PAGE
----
Time for a change
The last year, like the ones immediately preceding it, was a miserable one for West Indies cricket.
Apart from continuing on a downward path - a path which has seen winning a Test match against the better teams, the top seven teams, as an impossible dream - West Indies cricket is now also in debt, to the tune of US $42 million, and without a cent in its pocket.
On top of that, the slide is fast and there seems no end in sight. It is like a rudderless ship with nothing, or no one, to guide it through troubled waters in this its moment, or years, of distress.
And yet this was not always the case, certainly not before or when the West Indies were twice champions of the world.
While we could not remain the best in the world forever, there is no reason why we should have dropped so far and so suddenly, or why we should have remained at the bottom for so long.
Twenty years is a long time and it seems as if it will never end.
Teams that have fall and risen
During that period, as pointed out recently by Charles Wilkin, the QC from St Kitts and a man who knows about West Indies cricket inside and outside, Australia, England and India have fallen and risen three times; South Africa, coming back into cricket in 1991, have produced a number of top-class teams; and even though Wilkin did not mention them, so too have Pakistan, Sri Lanka and New Zealand.
Things have been so bad that after rain had ruined the second Test against South Africa recently and the West Indies were rejoicing in the performances of Kraigg Brathwaite and Marlon Samuels, Hashim Amla said loud and clear for all to hear that all he needed on the last day was just enough time to run up a score and 50 or 60 to bowl the West Indies out.
Words are cheap, or so they say, but that is the general level of respect these days for the West Indies team.
The time has come to change all that, to make a concerted effort to change all that, and the place to start is with the members of the West Indies Cricket Board (WICB) and, most importantly, those who lead the board, starting with the president.
I do not fully blame the board for the poor standard of West Indies cricket for, like the region's journalists or cricket writers, their members neither bat nor bowl and neither do they field nor do they captain the team.
I do not blame the board or the president for the omission of Dwayne Bravo, Kieron Pollard or for the earlier omission of Darren Sammy from the current tour of South Africa.
All three, plus all those who went along with them, deserve to pay for their action in India, regardless of their problems with the board. There are ways to deal with problems, even though the same is also true of the board.
CARICOM take over
The way the board has dealt with the issue, with the three players, nevertheless, needs clarification. There are ways of doing things; there is a right and a wrong way, and justice must not only be done, it must appear to be done.
There are those who are calling for CARICOM to take over West Indies cricket, but I do not agree with such a move. Cricket is cricket and regardless of what politicians and others in the society of the West Indies may say, although it belongs to the people, it does not belong in the political arena.
Despite its history in the West Indies, cricket is a sport, just like football, track and field, etcetera, etcetera.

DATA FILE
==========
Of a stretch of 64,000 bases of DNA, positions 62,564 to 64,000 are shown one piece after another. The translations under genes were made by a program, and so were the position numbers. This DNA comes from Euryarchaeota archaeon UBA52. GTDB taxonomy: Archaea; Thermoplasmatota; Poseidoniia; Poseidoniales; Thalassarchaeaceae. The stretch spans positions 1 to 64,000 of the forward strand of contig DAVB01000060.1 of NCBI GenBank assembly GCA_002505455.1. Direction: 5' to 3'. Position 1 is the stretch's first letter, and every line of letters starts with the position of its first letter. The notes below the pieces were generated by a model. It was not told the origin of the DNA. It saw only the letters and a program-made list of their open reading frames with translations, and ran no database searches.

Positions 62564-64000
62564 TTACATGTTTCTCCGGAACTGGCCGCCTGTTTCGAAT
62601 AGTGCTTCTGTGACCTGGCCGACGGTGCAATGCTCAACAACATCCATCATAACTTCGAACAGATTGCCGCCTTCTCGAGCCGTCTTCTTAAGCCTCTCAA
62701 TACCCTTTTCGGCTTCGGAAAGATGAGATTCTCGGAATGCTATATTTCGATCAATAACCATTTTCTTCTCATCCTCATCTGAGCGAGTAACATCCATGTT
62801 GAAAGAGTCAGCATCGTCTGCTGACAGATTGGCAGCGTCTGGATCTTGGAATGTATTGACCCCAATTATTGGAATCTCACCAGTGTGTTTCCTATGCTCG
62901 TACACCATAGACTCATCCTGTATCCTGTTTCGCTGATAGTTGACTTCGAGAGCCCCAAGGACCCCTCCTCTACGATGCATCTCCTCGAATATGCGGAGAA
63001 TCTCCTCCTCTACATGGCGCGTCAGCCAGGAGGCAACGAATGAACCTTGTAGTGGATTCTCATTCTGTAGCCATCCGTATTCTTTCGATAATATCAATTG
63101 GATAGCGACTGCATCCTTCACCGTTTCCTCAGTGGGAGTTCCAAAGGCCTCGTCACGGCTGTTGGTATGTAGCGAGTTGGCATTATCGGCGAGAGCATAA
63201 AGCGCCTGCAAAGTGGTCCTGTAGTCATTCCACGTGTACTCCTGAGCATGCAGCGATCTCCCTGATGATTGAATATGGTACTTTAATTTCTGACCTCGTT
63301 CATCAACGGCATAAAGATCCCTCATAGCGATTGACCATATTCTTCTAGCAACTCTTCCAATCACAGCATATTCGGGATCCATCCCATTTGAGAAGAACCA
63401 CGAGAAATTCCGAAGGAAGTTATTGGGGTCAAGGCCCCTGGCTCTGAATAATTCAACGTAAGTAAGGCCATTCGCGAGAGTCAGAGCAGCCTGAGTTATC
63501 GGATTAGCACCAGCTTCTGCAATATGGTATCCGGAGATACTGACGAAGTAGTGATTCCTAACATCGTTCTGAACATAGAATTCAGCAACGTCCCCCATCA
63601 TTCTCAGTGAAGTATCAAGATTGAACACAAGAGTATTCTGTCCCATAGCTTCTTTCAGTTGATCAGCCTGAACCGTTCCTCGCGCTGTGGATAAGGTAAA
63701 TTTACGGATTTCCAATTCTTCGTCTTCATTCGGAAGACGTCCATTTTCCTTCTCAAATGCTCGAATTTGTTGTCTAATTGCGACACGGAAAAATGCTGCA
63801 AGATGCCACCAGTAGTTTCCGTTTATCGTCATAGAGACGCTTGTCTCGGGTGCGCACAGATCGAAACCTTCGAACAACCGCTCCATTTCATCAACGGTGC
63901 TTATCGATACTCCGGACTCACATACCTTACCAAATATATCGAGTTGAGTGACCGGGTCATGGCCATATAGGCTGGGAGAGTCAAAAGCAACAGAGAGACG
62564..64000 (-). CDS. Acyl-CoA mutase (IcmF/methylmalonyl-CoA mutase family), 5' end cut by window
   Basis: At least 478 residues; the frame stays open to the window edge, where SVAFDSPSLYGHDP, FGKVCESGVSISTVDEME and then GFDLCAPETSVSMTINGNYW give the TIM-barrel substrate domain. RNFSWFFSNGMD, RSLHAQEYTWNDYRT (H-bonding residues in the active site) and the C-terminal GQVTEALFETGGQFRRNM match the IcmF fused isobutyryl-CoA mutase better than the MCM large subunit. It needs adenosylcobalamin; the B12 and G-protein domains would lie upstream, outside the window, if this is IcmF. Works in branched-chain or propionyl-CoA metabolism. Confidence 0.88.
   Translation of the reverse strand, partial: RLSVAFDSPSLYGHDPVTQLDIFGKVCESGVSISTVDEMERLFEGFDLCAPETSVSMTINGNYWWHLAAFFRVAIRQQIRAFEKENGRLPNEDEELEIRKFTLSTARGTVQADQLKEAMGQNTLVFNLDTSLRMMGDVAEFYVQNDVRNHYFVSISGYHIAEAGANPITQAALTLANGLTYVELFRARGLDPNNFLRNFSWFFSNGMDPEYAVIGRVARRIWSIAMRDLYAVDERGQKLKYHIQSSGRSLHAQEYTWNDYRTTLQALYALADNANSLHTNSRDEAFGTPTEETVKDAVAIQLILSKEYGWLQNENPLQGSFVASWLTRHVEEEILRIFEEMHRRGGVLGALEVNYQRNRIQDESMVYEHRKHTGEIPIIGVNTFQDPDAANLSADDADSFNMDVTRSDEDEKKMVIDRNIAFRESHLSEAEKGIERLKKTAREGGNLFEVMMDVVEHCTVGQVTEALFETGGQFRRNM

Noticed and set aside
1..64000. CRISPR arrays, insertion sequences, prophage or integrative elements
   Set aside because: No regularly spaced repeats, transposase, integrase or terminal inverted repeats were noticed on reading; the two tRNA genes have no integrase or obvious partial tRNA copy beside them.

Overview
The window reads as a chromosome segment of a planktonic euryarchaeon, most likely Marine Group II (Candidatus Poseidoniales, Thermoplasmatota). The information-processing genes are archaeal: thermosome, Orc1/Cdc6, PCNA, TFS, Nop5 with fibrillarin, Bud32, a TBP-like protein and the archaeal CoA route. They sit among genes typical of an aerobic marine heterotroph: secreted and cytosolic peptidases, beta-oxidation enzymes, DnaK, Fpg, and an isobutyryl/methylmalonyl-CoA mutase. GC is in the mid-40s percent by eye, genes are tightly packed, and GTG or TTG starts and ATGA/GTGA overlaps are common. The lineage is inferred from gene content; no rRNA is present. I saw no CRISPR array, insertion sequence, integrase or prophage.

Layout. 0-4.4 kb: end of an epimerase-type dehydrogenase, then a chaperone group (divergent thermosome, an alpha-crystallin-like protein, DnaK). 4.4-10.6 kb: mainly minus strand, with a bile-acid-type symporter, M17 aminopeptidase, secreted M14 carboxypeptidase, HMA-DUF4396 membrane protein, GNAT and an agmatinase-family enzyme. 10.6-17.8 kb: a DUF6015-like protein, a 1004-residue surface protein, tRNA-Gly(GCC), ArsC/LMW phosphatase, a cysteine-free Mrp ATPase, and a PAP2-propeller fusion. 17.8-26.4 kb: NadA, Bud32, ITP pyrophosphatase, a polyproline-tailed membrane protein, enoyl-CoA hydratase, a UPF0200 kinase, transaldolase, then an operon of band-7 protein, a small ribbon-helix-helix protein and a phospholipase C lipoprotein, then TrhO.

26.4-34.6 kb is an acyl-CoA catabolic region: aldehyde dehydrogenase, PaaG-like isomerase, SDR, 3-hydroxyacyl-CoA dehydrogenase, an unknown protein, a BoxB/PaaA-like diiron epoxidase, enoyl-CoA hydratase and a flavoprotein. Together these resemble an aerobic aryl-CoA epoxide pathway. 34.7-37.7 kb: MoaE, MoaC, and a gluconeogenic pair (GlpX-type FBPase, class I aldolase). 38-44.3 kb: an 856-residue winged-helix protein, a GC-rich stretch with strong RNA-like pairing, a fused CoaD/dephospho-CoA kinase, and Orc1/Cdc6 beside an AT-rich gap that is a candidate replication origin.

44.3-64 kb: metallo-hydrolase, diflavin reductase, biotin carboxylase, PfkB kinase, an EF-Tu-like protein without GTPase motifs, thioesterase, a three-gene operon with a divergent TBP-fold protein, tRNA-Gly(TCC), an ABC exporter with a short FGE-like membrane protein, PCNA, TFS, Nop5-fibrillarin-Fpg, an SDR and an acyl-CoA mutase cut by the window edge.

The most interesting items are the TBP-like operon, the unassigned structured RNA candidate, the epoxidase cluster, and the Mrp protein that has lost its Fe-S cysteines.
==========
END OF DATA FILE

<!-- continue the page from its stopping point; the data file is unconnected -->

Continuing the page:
Cricket, for example, may be different in Barbados with the likes of Frank Worrell, Everton Weekes and Clyde Walcott, Conrad Hunte, Gordon Greenidge, Desmond Haynes and Garry Sobers, Wes Hall, Charlie Griffith, Joel Garner and Malcolm Marshall, to name a few, than in Jamaica, where their cricket stars are challenged by the others such as Arthur Wint, Herb McKenley, George Rhoden, Don Quarrie, Merlene Ottey, Veronica Campbell-Brown, Shelly-Ann Fraser-Pryce and Usain Bolt, and a host of others in other sports.
change is urgent
It is, therefore, the business of the people in cricket to change what is happening in cricket and, in the case of West Indies cricket, the change is urgent, or else it may be too late.
The WICB, or the president, whoever he may be, does not own West Indies cricket. West Indies cricket is owned by the people in West Indies cricket. They are the ones who put the board members in office. They are the ones who vote them in and they are ones who vote them out, or who can vote them out. And it is simple.
According to the basic structure of cricket in the West Indies, those in cricket come together and form a club, two representatives from each club attend a meeting and form a national association, and then two representatives of each association go to another meeting and form the WICB.
The West Indies Board's responsibility is to run West Indies cricket successfully, or make every effort to do so, and also to do so according to the wishes of the affiliates.
It is not for the West Indies Board to dictate. Contrary to that, the board is answerable to its affiliates and not the other way around.
The board members can be voted out of office. This board should be voted out of office and they can be voted out of office by a majority of the two representatives of each of the board's affiliates, either that or the move, the process, can start from the level of each affiliate, from the national associations, or from the floor of each national association.
May West Indies cricket start the new year on a happy note, maybe even with a victory in South Africa.